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Section on DNA Repair

Vilhelm A Bohr, MD, Ph.D., Chief

Our laboratory has four broad sections: RecQ helicases, base excision repair (BER), Cockayne syndrome and neurodegeneration. DNA damage accumulates during life and is thought to contribute to aging and genomic instability. Therefore, defining those proteins and pathways that maintain genomic stability is critical in preventing aging and age-related degeneration. The five human RecQ proteins participate in DNA repair and genomic stability. We are defining what role RecQ proteins play in DNA double-strand break repair including: homologous recombination, non-homologous end joining, alternative non-homologous end joining and replication repair. Oxidative lesions are removed from DNA primarily via the BER pathway. Oxidative DNA damage is implicated in brain aging, neurodegeneration and neurological diseases. We are investigating the importance of BER in Alzheimer's disease and olfactory function. Cockayne syndrome (CS) is a devastating autosomal recessive disease characterized by neurodegeneration, cachexia, and accelerated aging. Based on the signs and symptoms seen in Cockayne Syndrome (CS) and other DNA repair deficient disorders like Ataxia Telangiectasia (AT) and Xeroderma Pigmentosum group A (XPA), we classified these disorders as likely having a mitochondrial component. We have identified a mitochondrial stress phenotype in these disorders and it is described more below in the description of the Unit on Oxidative DNA Damage Processing and Mitochondrial Functions.  Together we seek to understand how DNA repair deficiencies contribute to cellular dysfunction, neurodegeneration, and aging.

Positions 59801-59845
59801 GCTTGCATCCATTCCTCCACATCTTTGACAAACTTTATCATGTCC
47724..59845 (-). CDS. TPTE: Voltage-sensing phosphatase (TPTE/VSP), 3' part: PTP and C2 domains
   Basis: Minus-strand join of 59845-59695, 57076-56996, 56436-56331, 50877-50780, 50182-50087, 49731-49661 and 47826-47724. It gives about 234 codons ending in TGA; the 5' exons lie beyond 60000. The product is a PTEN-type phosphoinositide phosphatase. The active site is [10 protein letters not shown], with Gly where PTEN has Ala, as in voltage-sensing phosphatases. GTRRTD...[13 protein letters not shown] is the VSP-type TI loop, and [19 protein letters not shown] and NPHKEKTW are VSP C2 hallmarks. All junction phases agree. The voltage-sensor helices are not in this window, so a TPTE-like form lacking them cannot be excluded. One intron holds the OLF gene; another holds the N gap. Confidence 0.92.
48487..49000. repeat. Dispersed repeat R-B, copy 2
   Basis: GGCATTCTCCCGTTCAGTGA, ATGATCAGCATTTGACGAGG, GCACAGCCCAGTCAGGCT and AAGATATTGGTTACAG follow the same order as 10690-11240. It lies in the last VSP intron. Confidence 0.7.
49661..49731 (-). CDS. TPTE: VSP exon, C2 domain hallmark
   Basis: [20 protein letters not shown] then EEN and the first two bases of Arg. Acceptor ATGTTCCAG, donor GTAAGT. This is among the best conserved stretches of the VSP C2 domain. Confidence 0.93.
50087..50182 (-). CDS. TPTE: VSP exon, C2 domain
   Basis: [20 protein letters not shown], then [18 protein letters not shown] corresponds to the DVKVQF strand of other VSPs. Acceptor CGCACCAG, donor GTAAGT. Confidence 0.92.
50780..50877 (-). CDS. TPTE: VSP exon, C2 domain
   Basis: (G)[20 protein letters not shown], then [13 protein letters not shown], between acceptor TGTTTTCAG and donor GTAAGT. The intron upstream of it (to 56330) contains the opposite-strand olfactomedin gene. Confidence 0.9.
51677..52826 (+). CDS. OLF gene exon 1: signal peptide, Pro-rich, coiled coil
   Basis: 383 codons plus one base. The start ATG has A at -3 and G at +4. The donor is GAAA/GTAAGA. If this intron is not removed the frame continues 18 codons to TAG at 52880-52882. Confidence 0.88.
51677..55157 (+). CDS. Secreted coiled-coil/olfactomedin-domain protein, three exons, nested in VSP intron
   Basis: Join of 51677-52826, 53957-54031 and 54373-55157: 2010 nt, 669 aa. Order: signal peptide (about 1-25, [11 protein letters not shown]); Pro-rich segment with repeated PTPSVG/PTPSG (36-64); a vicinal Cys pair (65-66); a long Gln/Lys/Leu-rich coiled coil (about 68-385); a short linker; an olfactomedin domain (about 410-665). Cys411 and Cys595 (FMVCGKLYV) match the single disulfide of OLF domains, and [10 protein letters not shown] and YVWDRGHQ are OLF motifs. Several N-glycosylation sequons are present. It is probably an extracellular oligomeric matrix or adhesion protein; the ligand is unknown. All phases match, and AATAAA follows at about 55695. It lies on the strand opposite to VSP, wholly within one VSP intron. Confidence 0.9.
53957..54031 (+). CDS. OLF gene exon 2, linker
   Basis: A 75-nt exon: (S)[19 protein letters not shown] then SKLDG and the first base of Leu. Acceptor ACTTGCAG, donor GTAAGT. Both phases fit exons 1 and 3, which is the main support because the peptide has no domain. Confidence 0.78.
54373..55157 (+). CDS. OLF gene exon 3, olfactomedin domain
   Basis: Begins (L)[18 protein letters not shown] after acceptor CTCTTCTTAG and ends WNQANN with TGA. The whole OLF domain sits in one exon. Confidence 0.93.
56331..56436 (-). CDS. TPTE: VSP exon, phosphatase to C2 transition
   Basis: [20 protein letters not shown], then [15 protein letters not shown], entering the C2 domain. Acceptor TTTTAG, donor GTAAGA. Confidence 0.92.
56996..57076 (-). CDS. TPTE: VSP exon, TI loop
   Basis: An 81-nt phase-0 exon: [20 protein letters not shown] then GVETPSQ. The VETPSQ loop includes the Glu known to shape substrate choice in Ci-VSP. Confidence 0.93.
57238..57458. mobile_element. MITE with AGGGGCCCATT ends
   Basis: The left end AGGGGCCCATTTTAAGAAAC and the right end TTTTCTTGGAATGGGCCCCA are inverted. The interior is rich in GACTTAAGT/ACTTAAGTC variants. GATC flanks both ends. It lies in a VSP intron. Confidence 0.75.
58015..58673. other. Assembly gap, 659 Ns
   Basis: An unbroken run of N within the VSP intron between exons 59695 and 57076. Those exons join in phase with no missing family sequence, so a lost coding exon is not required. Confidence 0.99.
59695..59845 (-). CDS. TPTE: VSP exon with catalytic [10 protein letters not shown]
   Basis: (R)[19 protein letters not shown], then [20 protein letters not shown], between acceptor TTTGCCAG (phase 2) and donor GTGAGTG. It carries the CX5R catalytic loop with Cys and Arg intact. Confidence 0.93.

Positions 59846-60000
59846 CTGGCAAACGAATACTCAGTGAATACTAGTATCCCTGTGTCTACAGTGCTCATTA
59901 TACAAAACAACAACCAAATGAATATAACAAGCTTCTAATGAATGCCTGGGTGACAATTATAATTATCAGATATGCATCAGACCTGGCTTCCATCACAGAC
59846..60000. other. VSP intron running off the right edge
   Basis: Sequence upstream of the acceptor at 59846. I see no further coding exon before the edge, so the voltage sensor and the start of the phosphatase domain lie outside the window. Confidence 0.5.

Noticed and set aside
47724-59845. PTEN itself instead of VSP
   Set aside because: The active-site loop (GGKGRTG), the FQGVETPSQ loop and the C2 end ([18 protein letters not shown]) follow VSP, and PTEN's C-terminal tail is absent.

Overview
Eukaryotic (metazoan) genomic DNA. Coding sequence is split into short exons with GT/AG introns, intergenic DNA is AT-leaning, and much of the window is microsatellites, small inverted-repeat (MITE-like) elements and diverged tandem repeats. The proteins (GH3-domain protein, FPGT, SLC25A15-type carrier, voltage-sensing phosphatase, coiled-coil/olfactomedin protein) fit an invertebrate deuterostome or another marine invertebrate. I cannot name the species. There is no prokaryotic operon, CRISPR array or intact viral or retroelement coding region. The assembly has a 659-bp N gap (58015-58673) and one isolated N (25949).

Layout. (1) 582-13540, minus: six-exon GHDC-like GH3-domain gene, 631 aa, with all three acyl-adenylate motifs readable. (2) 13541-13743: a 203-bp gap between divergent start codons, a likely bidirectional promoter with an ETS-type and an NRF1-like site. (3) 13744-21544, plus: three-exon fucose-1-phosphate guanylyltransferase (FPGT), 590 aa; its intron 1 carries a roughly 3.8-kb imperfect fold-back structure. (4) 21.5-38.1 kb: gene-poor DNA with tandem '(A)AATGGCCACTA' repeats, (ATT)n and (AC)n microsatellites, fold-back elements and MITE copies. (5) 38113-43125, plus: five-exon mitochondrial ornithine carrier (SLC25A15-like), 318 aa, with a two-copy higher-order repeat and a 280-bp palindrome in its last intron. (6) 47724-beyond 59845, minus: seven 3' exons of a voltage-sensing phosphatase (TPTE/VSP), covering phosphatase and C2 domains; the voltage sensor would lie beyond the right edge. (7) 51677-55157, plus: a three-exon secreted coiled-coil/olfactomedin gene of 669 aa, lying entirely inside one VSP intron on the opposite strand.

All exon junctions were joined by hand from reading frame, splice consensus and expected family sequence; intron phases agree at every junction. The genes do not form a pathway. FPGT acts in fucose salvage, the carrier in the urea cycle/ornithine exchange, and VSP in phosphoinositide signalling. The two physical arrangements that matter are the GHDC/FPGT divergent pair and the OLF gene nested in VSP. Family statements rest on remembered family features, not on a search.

Portfolio/Research Areas

  • DNA Damage Response
  • DNA repair
  • Double Strand Break Repair
  • Base Excision Repair
  • Alzheimer’s Disease
  • Mitochondrial Metabolism
  • Autophagy/Mitophagy
  • Premature Aging Syndromes
  • Werner’s Syndrome
  • Cockayne Syndrome
  • Ataxia Telangiectasia
  • Rothmund-Thomson Syndrome

Findings and Publications

Misiak M, Vergara Greeno R, Baptiste BA, Sykora P, Liu D, Cordonnier S, Fang EF, Croteau DL, Mattson MP, Bohr VA. DNA polymerase β decrement triggers death of olfactory bulb cells and impairs olfaction in a mouse model of Alzheimer's disease. Aging Cell. 2017 Feb;16(1):162-172. doi: 10.1111/acel.12541. PubMed PMID: 27686631; PubMed Central PMCID: PMC5242308.

Sykora P, Misiak M, Wang Y, Ghosh S, Leandro GS, Liu D, Tian J, Baptiste BA, Cong WN, Brenerman BM, Fang E, Becker KG, Hamilton RJ, Chigurupati S, Zhang Y, Egan JM, Croteau DL, Wilson DM 3rd, Mattson MP, Bohr VA. DNA polymerase β deficiency leads to neurodegeneration and exacerbates Alzheimer disease phenotypes. Nucleic Acids Res. 2015 Jan;43(2):943-59. doi: 10.1093/nar/gku1356. PubMed PMID: 25552414; PubMed Central PMCID: PMC4333403.

Shamanna RA, Lu H, de Freitas JK, Tian J, Croteau DL, Bohr VA. WRN regulates pathway choice between classical and alternative non-homologous end joining. Nat Commun. 2016 Dec 6;7:13785. doi: 10.1038/ncomms13785. PubMed PMID: 27922005; PubMed Central PMCID: PMC5150655.

Lu H, Shamanna RA, Keijzers G, Anand R, Rasmussen LJ, Cejka P, Croteau DL, Bohr VA. RECQL4 Promotes DNA End Resection in Repair of DNA Double-Strand Breaks. Cell Rep. 2016 Jun 28;16(1):161-73. doi: 10.1016/j.celrep.2016.05.079. PubMed PMID: 27320928.

Khadka P, Croteau DL, Bohr VA. RECQL5 has unique strand annealing properties relative to the other human RecQ helicase proteins. DNA Repair (Amst). 2016 Jan;37:53-66. doi: 10.1016/j.dnarep.2015.11.005. PubMed PMID: 26717024.